Joe Bravo couldn't contain his excitement Tuesday morning as he walked the Keeneland barn area, checking in on two of his five expected mounts for the Breeders' Cup World Championships here Oct. 30-31.
Riding since 1988, Bravo, 44, is enjoying his best year in a decade. He is 13th in North American earnings with $7,458,828, within striking distance of breaking his career mark of $8,169,405 for a single season set in 2004. On May 23 at Monmouth, Bravo became the 31st North American rider to reach 5,000 career wins. He has ridden the earners of more than $155.4 million in his career.
“To be honest with you, I'm just glad to be part of the game,” Bravo said. “If I don't win another race the rest of the year, I'm (still) ecstatic. It's just nice to be able to come out here (and ride). I've been injured a bunch and it sucks to sit on the sideline and watch the game go by. Every day I can come out here and do this, I'm happy.”
Bravo's biggest Breeders' Cup shot could be Harold L. Queen's homebred Sheer Drama, a leading contender for the Longines Breeders' Cup Distaff (G1) on Oct. 30. He has guided the 5-year-old mare by Burning Roma to three wins, including the Personal Ensign (G1) at Saratoga and the Delaware Handicap (G1), and four second-place finishes in seven starts this year.
On Oct. 30, he also is to pilot Conquest Stables' Conquest Daddyo in the Breeders' Cup Juvenile Turf (G1). The next day, Bravo is to ride Ken and Sarah Ramsey's Big Blue Kitten in the Longines' Breeders' Cup Turf (G1); Michael Kisber, Bradley Thoroughbreds and Nelson McMakin's Watsdachances (IRE) in the Breeders' Cup Filly & Mare Turf (G1); and St. Elias Stable, MeB Racing Stables and Brooklyn Boyz Stables' Greenpointcrusader in the Sentient Jet Breeders' Cup Juvenile (G1).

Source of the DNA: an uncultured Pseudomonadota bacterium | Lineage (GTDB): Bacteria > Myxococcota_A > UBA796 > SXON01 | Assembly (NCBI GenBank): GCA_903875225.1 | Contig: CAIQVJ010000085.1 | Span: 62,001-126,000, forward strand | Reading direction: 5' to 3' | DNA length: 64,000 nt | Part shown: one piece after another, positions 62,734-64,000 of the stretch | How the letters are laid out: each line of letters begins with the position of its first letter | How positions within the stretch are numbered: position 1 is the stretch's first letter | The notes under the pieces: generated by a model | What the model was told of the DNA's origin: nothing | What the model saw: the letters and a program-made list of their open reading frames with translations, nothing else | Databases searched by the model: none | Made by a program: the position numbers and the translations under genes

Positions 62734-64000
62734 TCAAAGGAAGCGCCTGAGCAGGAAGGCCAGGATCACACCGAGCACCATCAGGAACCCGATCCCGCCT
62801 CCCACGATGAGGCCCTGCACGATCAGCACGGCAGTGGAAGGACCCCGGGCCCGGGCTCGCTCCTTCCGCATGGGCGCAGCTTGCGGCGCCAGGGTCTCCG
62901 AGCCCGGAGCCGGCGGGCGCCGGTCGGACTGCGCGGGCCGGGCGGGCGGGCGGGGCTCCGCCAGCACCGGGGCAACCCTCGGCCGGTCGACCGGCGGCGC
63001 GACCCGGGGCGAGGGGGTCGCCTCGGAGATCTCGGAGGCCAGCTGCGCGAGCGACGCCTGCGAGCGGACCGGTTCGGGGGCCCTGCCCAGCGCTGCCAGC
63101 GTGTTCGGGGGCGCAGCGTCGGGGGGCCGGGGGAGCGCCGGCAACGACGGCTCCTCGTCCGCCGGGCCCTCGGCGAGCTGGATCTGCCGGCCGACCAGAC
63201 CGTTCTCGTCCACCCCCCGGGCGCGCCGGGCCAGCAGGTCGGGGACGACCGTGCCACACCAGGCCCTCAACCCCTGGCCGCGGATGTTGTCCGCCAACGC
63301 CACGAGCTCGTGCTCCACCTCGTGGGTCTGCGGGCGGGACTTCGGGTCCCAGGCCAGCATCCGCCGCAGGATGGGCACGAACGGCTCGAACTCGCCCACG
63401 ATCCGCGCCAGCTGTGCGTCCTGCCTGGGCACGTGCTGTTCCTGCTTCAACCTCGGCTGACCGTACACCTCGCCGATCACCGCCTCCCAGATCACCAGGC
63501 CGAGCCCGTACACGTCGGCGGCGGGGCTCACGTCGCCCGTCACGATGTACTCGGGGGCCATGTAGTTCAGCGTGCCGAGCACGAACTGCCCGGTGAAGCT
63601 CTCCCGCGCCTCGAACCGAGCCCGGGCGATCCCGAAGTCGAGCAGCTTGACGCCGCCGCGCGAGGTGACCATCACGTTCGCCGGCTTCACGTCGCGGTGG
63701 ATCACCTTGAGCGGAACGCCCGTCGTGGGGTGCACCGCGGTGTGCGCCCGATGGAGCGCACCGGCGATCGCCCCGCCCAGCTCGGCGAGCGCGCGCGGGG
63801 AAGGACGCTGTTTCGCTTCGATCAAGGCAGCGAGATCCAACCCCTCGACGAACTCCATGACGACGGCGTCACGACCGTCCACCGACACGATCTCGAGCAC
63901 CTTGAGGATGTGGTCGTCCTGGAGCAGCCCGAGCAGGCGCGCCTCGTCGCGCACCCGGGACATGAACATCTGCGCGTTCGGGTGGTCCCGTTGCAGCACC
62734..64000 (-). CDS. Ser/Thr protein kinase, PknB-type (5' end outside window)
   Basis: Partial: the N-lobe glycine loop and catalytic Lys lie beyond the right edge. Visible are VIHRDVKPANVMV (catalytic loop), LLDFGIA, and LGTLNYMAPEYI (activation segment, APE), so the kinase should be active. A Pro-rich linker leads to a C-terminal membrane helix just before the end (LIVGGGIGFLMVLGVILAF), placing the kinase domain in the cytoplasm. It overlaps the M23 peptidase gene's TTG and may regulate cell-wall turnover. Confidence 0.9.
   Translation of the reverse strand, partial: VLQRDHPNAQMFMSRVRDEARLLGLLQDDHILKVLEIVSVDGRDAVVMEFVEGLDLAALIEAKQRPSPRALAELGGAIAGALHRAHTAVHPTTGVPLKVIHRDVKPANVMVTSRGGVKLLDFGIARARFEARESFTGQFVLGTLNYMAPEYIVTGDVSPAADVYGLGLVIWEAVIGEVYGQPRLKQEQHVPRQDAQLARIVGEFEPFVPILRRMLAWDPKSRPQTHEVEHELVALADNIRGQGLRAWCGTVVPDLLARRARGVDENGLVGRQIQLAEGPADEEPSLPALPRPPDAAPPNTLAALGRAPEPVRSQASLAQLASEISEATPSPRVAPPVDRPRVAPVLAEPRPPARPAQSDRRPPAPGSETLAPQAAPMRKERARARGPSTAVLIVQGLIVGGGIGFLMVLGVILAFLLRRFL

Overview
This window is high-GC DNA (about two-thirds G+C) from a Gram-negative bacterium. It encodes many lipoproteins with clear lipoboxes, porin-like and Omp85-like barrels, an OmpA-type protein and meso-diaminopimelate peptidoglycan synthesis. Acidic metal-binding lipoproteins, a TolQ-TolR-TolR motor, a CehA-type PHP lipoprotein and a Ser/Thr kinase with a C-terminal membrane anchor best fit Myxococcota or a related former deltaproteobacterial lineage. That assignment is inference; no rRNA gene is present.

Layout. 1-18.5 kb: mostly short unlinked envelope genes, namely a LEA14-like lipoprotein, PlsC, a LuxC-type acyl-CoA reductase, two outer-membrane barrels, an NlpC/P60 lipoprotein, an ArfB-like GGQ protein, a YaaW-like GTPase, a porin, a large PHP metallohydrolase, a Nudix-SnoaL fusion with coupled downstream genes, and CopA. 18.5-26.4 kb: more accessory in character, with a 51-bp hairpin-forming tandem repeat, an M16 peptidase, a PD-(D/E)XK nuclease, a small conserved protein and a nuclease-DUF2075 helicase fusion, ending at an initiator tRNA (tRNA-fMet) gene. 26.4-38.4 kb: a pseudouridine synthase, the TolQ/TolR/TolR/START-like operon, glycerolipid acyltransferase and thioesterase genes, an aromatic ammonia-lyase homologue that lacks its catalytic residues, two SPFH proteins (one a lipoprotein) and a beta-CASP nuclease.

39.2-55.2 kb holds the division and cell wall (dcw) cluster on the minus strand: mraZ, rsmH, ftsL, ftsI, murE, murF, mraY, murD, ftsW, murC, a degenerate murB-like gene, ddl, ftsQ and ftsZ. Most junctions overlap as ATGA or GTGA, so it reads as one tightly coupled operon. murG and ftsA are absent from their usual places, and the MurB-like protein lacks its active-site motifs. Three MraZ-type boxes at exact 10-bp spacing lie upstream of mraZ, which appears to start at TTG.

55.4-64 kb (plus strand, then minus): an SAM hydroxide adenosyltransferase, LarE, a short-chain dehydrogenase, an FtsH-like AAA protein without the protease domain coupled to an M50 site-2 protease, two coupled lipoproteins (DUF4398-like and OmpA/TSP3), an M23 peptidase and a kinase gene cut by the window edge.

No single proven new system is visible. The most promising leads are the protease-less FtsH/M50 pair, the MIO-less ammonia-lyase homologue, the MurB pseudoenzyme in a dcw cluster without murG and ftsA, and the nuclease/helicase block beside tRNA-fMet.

Bravo, who rode full time at Keeneland during the Spring Meet and won the Dixiana Elkhorn (G2) on 30-1 longshot Dramedy, said he's looking forward to participating in the Breeders' Cup.
“I would rank Keeneland as one of my favorite tracks,” Bravo said. “(Coming here) brought it all back to reality when I had a 1-5 shot that got beat and the crowd was sincere in saying, 'Good try.' Anywhere else in the country, it's more of a gambler's aspect and people are pretty upset (if you lose on a 1-5 shot). Here, everyone is a horseman and about the horse. That's why I love Keeneland.”
New to the Paulick Report? Click here to sign up for our daily email newsletter to keep up on this and other stories happening in the Thoroughbred industry.
Copyright © 2020 Paulick Report.